New York -- Aereo, an Internet TV startup in the legal crosshairs of major TV broadcasters, has no interest in replicating the cable channel bundle but will look to deliver subscription-based video content where it makes sense, founder and CEO Chet Kanojia said.
The company currently offers a service in its initial New York City market that provides live and DVR access to 28 local TV channels, delivered over the Internet to various devices.
“We have no desire to recreate the cable business… from a wholesale-cost perspective,” Kanojia said.
However, he said, “There’s a bunch of viewers who like the idea of broadcast with online content… The value/price equation [of pay TV] is absolutely skewed.”
Kanojia was interviewed by Multichannel News editor-in-chief Mark Robichaux at the Multichannel News/B&C “TV’s Cloud Power” event Thursday.
Aereo uses dime-size antennas, mounted in rooftop arrays, that are dedicated to individual subscribers. Those provide customers remote access to free over-the-air TV, in the same way consumers at home can legally use an antenna to watch broadcast TV, according to the company.
Broadcasters have sued Aereo for copyright infringement, arguing the service amounts to retransmission and that the startup is subject to the same rules as cable, satellite and telco TV operators.
Aereo, whose backers include IAC's Barry Diller, won a legal victory in July when a federal district court judge denied a motion for a preliminary injunction filed by a group of 17 network broadcasters to shut down the startup. That ruling relied on a previous appeals court ruling that Cablevision Systems' Remote Storage DVR service did not violate copyright laws. The broadcasters suing Aereo have appealed the ruling and their civil litigation is pending.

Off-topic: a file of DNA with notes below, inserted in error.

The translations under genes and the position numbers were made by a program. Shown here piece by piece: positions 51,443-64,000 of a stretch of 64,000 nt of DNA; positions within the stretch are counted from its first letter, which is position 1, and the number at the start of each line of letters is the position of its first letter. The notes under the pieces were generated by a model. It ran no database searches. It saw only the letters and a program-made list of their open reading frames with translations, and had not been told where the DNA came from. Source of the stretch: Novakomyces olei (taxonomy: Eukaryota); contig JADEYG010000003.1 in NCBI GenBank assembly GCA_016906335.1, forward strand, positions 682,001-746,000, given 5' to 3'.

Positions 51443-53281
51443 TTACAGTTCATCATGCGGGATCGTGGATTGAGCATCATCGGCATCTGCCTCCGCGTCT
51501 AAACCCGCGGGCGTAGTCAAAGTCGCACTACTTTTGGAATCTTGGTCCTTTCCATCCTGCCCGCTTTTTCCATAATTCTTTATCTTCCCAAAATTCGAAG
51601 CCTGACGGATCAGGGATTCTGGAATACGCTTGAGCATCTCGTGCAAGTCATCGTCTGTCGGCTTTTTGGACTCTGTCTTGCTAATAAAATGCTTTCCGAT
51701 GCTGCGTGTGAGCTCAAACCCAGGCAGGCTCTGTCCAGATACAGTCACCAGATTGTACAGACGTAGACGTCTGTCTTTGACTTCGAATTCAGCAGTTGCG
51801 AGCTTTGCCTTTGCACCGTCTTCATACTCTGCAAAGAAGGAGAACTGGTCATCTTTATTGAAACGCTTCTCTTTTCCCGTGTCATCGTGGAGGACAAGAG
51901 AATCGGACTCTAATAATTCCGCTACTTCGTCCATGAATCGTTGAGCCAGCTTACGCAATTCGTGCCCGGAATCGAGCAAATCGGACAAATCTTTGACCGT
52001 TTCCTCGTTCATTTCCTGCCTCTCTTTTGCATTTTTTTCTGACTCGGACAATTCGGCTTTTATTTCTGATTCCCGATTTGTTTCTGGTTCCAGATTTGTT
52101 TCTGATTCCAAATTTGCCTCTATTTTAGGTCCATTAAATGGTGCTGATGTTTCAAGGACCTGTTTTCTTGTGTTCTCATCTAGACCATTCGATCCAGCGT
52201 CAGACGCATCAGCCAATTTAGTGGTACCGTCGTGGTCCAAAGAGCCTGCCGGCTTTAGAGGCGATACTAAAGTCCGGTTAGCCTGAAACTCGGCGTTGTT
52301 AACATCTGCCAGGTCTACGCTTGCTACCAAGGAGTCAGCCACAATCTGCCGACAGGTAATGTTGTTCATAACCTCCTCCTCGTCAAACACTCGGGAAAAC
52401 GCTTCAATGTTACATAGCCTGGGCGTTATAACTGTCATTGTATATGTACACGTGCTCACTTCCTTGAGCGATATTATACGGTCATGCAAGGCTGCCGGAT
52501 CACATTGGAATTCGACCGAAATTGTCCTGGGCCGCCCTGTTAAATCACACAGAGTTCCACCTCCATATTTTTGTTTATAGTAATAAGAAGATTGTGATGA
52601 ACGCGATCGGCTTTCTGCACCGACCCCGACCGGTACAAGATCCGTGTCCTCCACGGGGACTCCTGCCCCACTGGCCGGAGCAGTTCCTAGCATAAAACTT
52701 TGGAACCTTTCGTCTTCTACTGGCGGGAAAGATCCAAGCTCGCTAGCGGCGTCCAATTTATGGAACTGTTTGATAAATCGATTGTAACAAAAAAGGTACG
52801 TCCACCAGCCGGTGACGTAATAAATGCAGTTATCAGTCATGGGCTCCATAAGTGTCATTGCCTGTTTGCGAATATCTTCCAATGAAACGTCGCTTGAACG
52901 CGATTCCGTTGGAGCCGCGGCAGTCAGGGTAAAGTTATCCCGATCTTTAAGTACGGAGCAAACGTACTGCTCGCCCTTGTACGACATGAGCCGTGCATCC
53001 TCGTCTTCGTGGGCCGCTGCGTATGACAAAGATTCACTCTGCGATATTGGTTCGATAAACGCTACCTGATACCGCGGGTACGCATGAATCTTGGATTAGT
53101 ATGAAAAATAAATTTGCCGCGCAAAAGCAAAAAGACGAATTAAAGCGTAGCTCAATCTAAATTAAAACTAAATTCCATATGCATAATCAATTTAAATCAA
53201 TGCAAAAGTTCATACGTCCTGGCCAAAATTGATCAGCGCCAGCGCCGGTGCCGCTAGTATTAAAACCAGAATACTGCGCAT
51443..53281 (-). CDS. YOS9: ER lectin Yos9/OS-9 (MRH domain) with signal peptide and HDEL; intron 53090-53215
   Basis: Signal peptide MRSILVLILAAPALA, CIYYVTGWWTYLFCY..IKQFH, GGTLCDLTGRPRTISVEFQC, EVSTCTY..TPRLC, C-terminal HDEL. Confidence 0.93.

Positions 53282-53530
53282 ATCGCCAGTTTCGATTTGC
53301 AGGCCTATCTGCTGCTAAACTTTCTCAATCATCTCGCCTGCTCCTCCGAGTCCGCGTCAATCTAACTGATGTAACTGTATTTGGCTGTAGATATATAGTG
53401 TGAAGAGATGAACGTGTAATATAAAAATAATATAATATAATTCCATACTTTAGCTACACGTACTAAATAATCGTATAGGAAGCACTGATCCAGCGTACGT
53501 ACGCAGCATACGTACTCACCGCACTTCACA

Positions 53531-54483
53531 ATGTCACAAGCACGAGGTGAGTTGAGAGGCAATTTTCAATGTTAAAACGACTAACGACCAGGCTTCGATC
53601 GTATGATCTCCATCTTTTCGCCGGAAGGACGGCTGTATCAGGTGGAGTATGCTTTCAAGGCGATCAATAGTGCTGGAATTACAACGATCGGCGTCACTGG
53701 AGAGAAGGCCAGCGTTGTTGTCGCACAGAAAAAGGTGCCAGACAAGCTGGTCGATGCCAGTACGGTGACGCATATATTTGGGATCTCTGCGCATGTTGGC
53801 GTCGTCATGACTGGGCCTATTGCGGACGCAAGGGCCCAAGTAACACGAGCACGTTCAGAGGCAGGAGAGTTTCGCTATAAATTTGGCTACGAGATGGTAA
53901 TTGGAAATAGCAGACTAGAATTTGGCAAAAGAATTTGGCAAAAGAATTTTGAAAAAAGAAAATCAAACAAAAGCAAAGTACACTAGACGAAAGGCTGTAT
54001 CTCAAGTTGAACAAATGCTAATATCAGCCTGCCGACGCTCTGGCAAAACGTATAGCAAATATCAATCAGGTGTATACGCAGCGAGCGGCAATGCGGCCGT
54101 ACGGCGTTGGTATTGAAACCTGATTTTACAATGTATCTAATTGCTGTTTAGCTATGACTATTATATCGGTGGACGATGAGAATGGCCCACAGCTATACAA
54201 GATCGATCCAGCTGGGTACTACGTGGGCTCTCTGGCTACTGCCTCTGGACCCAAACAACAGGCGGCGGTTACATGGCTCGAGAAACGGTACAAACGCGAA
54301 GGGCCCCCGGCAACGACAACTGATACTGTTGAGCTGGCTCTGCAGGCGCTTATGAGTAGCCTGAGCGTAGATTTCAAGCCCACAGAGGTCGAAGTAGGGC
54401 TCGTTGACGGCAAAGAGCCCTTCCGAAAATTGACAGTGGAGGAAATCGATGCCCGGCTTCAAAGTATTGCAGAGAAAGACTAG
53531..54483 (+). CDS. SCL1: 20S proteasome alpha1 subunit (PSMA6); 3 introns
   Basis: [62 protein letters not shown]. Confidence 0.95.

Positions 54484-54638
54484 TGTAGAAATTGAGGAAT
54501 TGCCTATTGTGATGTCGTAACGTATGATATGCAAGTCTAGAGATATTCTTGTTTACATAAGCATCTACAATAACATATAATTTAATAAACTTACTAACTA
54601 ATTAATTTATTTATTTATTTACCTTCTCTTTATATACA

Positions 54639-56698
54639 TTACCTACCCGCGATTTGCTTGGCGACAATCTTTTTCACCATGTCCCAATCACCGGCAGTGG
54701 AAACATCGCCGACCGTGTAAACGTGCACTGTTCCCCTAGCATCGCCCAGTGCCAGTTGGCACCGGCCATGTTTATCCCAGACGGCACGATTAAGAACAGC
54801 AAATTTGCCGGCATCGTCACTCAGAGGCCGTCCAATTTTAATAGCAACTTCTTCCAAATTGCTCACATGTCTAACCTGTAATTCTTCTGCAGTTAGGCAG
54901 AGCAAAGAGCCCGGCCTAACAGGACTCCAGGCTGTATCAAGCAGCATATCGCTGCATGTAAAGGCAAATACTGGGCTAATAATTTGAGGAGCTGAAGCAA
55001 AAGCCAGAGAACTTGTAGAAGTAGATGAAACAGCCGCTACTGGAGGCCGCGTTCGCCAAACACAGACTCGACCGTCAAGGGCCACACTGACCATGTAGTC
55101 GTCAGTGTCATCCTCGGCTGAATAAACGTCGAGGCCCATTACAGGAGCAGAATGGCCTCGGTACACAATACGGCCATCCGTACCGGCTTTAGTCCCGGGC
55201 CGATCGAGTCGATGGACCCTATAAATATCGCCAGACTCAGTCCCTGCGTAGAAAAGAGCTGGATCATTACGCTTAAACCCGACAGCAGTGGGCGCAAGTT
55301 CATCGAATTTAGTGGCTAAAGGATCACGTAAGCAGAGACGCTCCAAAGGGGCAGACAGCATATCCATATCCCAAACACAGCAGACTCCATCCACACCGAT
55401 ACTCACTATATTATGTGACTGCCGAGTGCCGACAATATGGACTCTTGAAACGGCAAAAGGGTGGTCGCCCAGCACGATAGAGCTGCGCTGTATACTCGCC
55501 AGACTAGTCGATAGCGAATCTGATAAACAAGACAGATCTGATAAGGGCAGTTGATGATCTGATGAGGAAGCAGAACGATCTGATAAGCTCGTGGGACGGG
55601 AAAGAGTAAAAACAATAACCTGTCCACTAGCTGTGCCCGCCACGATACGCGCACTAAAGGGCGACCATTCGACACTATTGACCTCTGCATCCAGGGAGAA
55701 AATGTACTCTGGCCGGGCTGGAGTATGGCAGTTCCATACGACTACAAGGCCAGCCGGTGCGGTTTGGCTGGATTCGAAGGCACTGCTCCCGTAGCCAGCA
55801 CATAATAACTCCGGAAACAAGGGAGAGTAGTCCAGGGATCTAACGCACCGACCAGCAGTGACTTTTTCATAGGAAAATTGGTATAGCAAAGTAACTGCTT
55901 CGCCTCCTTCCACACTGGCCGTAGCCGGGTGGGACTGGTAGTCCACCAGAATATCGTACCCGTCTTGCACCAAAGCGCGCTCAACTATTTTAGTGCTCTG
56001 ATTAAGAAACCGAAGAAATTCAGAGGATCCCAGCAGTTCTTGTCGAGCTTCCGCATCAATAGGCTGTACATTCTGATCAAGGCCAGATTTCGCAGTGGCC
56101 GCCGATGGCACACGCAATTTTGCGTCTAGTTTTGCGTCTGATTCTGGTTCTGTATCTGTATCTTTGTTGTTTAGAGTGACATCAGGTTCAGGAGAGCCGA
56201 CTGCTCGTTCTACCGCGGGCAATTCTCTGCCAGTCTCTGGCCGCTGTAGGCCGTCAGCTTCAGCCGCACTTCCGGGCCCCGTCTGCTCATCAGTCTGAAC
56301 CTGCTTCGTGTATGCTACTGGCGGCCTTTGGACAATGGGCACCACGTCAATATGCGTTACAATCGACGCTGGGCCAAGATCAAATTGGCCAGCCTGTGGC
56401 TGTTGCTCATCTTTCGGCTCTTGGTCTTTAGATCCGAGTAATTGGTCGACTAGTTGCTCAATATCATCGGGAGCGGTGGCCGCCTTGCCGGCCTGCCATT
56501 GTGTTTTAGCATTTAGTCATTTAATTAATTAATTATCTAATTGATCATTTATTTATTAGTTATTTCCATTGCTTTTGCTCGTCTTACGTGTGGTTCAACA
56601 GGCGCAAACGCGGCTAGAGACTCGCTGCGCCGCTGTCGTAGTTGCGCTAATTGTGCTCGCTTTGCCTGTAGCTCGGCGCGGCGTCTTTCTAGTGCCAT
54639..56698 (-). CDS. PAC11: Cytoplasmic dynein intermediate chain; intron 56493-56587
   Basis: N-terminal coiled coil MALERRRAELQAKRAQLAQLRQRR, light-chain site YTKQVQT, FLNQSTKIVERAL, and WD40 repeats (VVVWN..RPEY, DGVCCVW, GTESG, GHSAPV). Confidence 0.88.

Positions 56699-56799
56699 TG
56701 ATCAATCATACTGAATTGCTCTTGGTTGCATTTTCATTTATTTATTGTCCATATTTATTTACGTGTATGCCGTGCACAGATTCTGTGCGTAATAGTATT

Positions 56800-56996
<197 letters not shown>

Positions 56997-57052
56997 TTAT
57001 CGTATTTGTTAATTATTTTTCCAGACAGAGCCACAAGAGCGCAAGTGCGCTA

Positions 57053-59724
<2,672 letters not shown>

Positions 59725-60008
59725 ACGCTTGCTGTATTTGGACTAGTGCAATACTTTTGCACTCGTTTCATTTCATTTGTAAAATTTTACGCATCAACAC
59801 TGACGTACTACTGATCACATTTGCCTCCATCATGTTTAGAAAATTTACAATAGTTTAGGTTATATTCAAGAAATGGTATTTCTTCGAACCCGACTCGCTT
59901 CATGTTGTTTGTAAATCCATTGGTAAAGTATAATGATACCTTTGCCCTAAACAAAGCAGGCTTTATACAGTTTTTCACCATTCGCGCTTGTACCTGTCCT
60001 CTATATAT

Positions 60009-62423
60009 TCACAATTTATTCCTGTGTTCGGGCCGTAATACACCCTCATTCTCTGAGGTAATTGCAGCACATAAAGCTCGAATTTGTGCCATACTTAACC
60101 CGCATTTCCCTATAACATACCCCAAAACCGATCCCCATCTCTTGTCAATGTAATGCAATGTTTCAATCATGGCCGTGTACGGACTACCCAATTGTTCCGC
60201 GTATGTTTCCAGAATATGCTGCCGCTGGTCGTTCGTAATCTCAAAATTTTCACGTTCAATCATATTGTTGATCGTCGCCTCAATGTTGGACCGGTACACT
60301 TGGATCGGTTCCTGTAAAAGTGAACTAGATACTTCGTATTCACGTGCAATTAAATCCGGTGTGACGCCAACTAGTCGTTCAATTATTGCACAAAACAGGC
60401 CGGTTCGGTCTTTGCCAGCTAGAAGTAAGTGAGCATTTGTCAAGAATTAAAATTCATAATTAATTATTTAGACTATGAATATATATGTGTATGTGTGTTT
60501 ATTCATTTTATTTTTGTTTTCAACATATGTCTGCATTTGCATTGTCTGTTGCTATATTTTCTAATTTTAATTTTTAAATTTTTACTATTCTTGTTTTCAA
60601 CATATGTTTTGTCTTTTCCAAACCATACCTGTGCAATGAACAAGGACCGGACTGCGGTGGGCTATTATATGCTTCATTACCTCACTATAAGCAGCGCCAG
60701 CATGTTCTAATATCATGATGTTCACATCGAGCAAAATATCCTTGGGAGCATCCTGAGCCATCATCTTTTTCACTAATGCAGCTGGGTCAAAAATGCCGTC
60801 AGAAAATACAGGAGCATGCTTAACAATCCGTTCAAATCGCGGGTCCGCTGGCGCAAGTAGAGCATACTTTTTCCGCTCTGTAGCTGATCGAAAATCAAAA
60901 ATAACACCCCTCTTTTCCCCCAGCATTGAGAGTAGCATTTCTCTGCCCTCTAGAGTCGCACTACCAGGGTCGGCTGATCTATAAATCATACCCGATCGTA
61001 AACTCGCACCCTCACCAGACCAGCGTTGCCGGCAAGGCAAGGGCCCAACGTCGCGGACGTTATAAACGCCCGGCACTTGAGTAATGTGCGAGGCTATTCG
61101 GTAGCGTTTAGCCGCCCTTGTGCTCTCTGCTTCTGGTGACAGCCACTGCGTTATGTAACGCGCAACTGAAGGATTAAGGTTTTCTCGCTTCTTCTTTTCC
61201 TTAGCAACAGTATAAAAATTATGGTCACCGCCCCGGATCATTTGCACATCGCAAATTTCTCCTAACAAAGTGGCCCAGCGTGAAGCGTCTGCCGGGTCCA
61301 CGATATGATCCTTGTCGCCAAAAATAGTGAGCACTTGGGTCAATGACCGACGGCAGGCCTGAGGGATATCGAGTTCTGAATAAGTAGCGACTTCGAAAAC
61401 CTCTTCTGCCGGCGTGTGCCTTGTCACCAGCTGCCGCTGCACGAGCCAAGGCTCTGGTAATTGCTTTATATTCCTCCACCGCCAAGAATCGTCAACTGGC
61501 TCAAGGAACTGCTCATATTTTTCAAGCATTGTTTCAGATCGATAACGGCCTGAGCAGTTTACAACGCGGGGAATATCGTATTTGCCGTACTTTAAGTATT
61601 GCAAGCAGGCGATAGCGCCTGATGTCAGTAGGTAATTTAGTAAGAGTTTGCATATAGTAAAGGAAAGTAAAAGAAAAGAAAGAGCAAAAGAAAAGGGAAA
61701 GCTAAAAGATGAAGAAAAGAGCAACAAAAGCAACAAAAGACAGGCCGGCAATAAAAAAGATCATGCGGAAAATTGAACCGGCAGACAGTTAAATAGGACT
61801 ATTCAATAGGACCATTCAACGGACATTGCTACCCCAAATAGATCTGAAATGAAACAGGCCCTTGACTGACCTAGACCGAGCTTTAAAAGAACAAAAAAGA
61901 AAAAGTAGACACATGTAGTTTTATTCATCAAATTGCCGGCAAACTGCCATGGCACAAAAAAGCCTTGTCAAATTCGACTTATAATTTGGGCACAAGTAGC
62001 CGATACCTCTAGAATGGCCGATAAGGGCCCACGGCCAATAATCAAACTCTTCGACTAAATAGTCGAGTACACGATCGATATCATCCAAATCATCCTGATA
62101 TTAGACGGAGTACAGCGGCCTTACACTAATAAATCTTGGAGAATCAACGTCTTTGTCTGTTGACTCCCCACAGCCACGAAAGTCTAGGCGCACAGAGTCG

Kanojia said the initial court ruling was “a very instructive round” because it held -- at least for the time being -- that Aereo’s system was within legal bounds.
“The court found the technology works as advertised,” he said.
In 2013, the company expects to expand to additional markets beyond New York City. The service uses geolocation technology to verify users are accessing Aereo in the relevant broadcast TV market. In New York, Aereo is available only in certain ZIP codes.
At a high level, Aereo is a technology company, not a subscription-TV provider, Kanojia said. “We don’t sell programming. We charge for access to our infrastructure,” he said. “The beauty of the cloud implementation is that the cost of that infrastructure is low and continues to drop.”
That said, the company will look to distribute paid content through its service in a “willing-buyer/willing-seller model,” Kanojia said.
“I think any and all other alternatives that come in that are legitimate of consumer choice and mindful of copyright issues are good for growth,” he said.
Aereo's pricing plans include: $1 per day with three hours of DVR storage; $8 per month with 20 hours; $12 per month with 40 hours; and $80 per year for 40 hours of storage. Last month, the company launched a "Try For Free" feature, which offer New Yorkers free access to the service for a continuous one-hour period every day.
In New York City, Aereo currently offers 28 broadcast channels available over-the-air, including major networks such as WABC, WNBC, WCBS, WNYW-FOX, WPIX-11, WNET-PBS, and PBS Kids. The company markets the service as an alternative to pay-TV service with the tagline, "No cable needed."
Aereo provides users access via an HTML5 interface on iPads, iPhones, Safari browsers on MacBook, Apple TV set-tops and Roku boxes. Support for more devices is in the works.
Kanojia said Aereo specifically avoided developing a service that relied on set-top boxes, to instead deliver TV across virtually any IP-connected device.
“This is really a set-top box,” Kanojia said, holding up his smartphone. “A PC is a set-top box. A Roku is a set-top box -- these devices act as the signal-decoding endpoints.”